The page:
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Not Just Fake Meat but Fake Ice Cream

Swapping traditional, whole foods grown by small farmers for mass-produced fake foods grown in a laboratory is part and parcel of the Great Reset. The EAT Forum, co-founded by the Wellcome Trust, developed a Planetary Health Diet that’s designed to be applied to the global population and entails cutting meat and dairy intake by up to 90%, replacing it largely with foods made in laboratories, along with cereals and oil.1

Sadly, this is not what your body needs to thrive, but it’s being pushed as a healthy, green and sustainable alternative to animal foods. The fake meat industry is already well-established. Consulting firm Kearney forecast that animal protein will peak in 2025, while plant-based meat will continue to grow, reaching $450 billion by 2040, at which point it would represent up to 25% of the meat market — a $1.8 trillion industry.2

Many tech big-wigs are invested in fake meat products, which they plan to peddle to feed the masses. However, the fake food market is expanding, and it’s not only plant-based meat that’s being pushed as the future of food but also animal-free dairy, including ice cream.

‘Real Milk Proteins’ Made From GE Fungi

Perfect Day, a company that’s using genetically engineered (GE) Trichoderma reesei fungus to produce synthetic versions of the dairy proteins casein and whey,3 was founded in 2014 by two vegan bioengineers looking for a better-tasting, animal-free milk.4 The company states it’s producing “real milk proteins — identical to what cows produce,”5 but even though it may be molecularly identical, it’s far from the same.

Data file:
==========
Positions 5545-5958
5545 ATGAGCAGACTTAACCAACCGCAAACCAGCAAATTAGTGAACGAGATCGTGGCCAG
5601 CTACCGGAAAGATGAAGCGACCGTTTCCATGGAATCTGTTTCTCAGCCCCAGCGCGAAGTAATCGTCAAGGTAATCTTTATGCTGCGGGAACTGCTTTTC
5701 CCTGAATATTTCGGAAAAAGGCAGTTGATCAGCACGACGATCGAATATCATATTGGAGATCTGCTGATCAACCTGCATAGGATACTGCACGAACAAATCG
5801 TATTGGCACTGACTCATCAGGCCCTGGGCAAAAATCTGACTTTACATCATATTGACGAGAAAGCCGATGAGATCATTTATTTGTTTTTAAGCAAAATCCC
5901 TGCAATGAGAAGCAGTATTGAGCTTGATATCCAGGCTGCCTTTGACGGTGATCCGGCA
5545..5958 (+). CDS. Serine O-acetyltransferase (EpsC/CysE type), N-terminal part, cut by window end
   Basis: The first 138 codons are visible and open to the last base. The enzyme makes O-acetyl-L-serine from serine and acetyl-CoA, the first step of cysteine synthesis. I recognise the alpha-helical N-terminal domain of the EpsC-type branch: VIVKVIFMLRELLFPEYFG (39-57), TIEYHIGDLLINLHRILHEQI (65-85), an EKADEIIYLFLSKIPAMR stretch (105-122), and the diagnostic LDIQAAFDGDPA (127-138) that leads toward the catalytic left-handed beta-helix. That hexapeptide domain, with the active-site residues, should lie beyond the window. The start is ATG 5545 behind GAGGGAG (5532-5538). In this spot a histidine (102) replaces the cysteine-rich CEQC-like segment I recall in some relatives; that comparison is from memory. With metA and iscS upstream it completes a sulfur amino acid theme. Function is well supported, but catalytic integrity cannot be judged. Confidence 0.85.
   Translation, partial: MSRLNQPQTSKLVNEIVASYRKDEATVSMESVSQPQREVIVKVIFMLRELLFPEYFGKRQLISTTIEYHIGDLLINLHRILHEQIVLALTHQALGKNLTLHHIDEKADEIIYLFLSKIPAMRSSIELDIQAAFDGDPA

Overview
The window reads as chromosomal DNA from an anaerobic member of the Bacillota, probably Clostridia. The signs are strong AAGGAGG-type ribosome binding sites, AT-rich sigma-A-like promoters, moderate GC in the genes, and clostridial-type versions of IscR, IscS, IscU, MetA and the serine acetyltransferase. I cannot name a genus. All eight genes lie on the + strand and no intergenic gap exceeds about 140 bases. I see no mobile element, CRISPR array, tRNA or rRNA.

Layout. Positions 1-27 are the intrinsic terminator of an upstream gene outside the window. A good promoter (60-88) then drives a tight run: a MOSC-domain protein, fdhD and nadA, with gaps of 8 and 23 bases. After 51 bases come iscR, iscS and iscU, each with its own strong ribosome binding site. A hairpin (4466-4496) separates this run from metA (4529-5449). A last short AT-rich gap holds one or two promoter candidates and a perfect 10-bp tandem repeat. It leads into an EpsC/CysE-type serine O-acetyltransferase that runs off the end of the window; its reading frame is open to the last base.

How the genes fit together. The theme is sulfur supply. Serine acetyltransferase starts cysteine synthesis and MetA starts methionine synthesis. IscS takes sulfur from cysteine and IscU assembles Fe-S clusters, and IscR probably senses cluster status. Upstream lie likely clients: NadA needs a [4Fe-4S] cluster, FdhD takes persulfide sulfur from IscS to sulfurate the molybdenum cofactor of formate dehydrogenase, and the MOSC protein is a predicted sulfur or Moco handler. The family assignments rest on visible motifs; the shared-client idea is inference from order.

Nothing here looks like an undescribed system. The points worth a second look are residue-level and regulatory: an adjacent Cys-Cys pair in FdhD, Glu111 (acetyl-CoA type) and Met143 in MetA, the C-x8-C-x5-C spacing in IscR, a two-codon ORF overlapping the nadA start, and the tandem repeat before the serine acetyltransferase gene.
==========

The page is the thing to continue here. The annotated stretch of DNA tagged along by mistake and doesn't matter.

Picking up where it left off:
Popular Science named Perfect Day’s animal-free whey protein as one of the 100 greatest innovations of 2020, stating:6

“[T]he next generation of lab-grown animal products isn’t meat — it’s dairy. To achieve their synthesized milk, Perfect Day inserted a bit of cow DNA into Trichoderma reesei fungus. When fed sugar, the engineered microbes churn out the dairy proteins, casein and whey.

Combine those with water, plant-based fats, vitamins, and minerals, and you get dairy products — without having a cow. Smitten Ice Cream and Brave Robot have turned the proteins into delicious vegan, dairy-based ice cream, but Perfect Day is hoping to expand into a whole range of creamy products.”

Fake Food Made in a Setting ‘Isolated From the Outside World’

The process to make lab-grown, animal-free milk proteins is far from natural, but Perfect Day is trying to get around that, describing their process as involving “nature’s code,” which is another way of describing the DNA that they are manipulating:7

“All proteins in nature are encoded by specific sequences of DNA called genes. Amazingly, every living creature on Earth can understand the same genetic code. So to create an animal-free version of milk proteins, we simply had to introduce these animal genes to an organism other than a cow.

The actual cow genes are possible to obtain non-invasively, from hairs or even a cheek swab. For us, it was even easier; these genes are already catalogued in free scientific databases.”

They use GE fungi microflora, which they go so far as to say “grazes” on plant-based inputs, hoping your mind’s eye will revert to a cow grazing in a field, rather than the “large tanks” in which their GE fungi are actually grown. It’s quite telling that, while the healthiest dairy products come from grass fed cows that are integrated into their surrounding environment, Perfect Day’s fake milk proteins can only be produced in a system that’s “isolated from the outside world”:8

“By following a strict cleaning regimen for our tanks and ensuring they’re a closed system isolated from the outside world, we can ensure we’re making the purest, safest milk proteins in the world.”

The U.S. Food and Drug Administration has already given the GE proteins GRAS (generally recognized as safe) status, as it also did with Impossible Foods’ soy leghemoglobin, even though it’s unknown what the long-term consequences of consuming this novel fake food will be.